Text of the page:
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141 min.
Release Date

Clint Eastwood’s Changeling contains enough genres to send the viewer into frenzied confusion over which direction they’re going. It begins with the melodramatic search for a lost child, twists into police corruption, nods at a serial killer, makes a brief pit stop in One Flew Over the Cuckoo’s Nest territory, embraces court drama with two intercut courtroom scenes, and then ends with a whimper. And while the result might occupy too many story types and offer little payoff, somehow Eastwood’s direction, attention to detail, and quiet sophistication dissolve the problems with the muddled structure and make it all worth while.

Set in the late 1920s, the story opens on Christine Collins (Angelina Jolie), a single-mother happily raising her nine-year-old son Walter (Gattlin Griffith), who upon returning home from work finds Walter is missing. The police refuse to file a report for the standard 24-hours. There’s no sign of his whereabouts until six months later when detectives in charge of her case claim they’ve found her boy. She arrives at the train station hopeful, press all around her, the insistent Captain Jones (Jeffrey Donovan) reminding her to tell the public what a fine job the LAPD has done in recovering her child. One problem: The boy they’ve brought isn’t Christine’s son.

“Take him home on a trial basis,” advises Capt. Jones, explaining Christine must be mistaken, that the boy has changed from his ordeal, and she’s likely in shock. Bullied into doing so, she quickly realizes the boy cannot be Walter—the replacement is circumcised and several inches shorter in height. His dentist and teachers maintain they’ve never seen him. And yet, the boy insists he’s Walter. When Christine makes clear that the LAPD has made a mistake, they label her insane, and after publicly announcing it’s not her son, she’s thrown in a mental institution to quiet her protests. Meanwhile, Reverend Gustav Briegleb (John Malkovich) does everything in his power to defend Christine, setting his sights on the notoriously corrupt LAPD.

In a parallel plotline, Detective Lester Ybarra (Michael Kelly, from 2004’s Dawn of the Dead) is sent to a country ranch to find a juvenile for deportation back to Canada. What he finds is the homestead of vicious child murderer Gordon Northcott, creepily portrayed by Jason Butler Harner. The murderer is gone, but he finds the man’s fifteen-year-old cousin who confesses to something horrible, which in turn leads to several more horrible discoveries, and ultimately a grim conclusion seen coming long before this picture is anywhere near over.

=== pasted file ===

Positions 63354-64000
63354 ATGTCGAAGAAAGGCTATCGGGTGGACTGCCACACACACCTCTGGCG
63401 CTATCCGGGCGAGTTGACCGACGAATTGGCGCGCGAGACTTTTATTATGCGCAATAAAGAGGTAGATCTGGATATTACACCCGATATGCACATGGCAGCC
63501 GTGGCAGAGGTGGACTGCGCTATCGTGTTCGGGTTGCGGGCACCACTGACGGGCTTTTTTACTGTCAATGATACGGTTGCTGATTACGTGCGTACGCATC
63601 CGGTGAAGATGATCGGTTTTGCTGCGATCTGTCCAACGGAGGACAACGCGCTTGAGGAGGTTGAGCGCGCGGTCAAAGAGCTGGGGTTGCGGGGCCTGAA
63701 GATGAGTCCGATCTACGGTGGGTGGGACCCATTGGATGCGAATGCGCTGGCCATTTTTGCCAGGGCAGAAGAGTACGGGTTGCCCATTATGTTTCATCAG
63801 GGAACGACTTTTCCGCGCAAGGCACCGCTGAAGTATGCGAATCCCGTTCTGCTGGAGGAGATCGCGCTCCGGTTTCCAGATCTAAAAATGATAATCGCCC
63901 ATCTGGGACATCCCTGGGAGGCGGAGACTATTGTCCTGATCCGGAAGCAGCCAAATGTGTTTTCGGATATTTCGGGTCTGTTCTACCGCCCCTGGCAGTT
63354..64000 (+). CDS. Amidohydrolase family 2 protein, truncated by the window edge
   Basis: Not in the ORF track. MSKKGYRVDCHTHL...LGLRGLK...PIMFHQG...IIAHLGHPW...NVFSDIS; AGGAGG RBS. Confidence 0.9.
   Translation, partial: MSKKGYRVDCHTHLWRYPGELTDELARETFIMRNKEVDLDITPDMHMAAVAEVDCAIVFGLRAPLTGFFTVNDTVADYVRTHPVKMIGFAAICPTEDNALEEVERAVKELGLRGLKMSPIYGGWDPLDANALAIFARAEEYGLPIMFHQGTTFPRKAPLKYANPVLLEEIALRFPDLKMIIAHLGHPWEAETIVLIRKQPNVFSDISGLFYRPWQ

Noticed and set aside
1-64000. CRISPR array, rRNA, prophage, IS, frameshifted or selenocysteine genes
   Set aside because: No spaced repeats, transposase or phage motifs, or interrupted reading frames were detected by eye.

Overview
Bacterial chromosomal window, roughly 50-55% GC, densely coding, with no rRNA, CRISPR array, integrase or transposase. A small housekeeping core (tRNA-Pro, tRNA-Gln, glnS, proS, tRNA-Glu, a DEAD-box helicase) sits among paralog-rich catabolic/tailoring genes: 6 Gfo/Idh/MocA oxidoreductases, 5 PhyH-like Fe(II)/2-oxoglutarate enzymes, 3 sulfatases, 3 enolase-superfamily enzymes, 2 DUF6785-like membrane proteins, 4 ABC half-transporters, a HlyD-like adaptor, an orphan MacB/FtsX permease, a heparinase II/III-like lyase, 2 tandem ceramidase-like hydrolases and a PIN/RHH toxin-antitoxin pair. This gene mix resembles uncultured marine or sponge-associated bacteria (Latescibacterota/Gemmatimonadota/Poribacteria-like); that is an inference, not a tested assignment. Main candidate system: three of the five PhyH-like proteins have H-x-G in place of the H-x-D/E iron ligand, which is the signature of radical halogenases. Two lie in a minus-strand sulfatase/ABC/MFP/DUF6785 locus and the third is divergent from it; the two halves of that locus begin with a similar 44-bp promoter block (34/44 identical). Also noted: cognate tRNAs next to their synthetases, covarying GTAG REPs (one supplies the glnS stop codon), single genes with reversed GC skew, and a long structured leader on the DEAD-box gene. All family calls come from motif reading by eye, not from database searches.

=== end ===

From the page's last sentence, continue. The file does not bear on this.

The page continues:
Production designer James J. Murakami, whose work includes HBO’s Deadwood and several other Eastwood pictures, recreates a world where we believe every surface exists within its period. From Model Ts to Deborah Hopper’s flawless costume design, from fedoras and trenchcoats to discussions surrounding It Happened One Night—the film’s missteps in plot are reaffirmed by the sound verisimilitude. Bounding back into her Girl, Interrupted mode, Jolie does plenty of shouting and teary pleading, her performance appropriately active without straining our tolerance for her showboating. Malkovich muddles through another odd accent. Kelly makes a noble hero. Surpassing these others is the little-known actor Jason Butler Harner, whose tour-de-force portrayal was haunting to the last. He’s carted around in cuffs, his body wobbly as if drunk, always a half-smile cracked on his face; flashbacks show another creature entirely, shouting and howling with blood splattered on his face. The performance is uncanny.

Eastwood’s last few years behind the camera have brought a wealth of unexpected class to the screen, with Mystic River, Letters from Iwo Jima, and Best Picture winners Million Dollar Baby and Unforgiven. Each of these examples take unconventional turns within standard genres, reaching emotional summits few other filmmakers could manage with his temperance and resolve. Made with patience and delicacy, his films creep up and overtake you from unseen pathways. These shifts never feel forced, but rather like natural if unforeseen progressions.

Changeling seems the showiest of Eastwood’s recent string of affecting productions, almost as if the presence of his Academy Award-winning star and his own attendance behind the camera assured the picture an Oscar or two. Certainly Universal thought the combination would be winning, having released the film in that fourth quarter arena with other award-worthy contenders. Who wouldn’t, with Jolie shouting “I want my son back,” and bursting into tears every few moments? But as obvious as this “Based on a True Story” ploy might be to earn some easy-as-pie esteem, you’d have to carry a heart of stone in that chest cavity of yours to not find yourself affected by Jolie’s performance, and the connected harrowing tale. Transparent or not, Changeling is an expertly made human drama featuring a stirring combination of Eastwood’s signature low-key tone with some surprising shocks. Overall, the result doesn’t allow for emotional closure and won’t leave audiences with any lasting impressions beyond an appreciation for the production design, but enough works to easily recommend.

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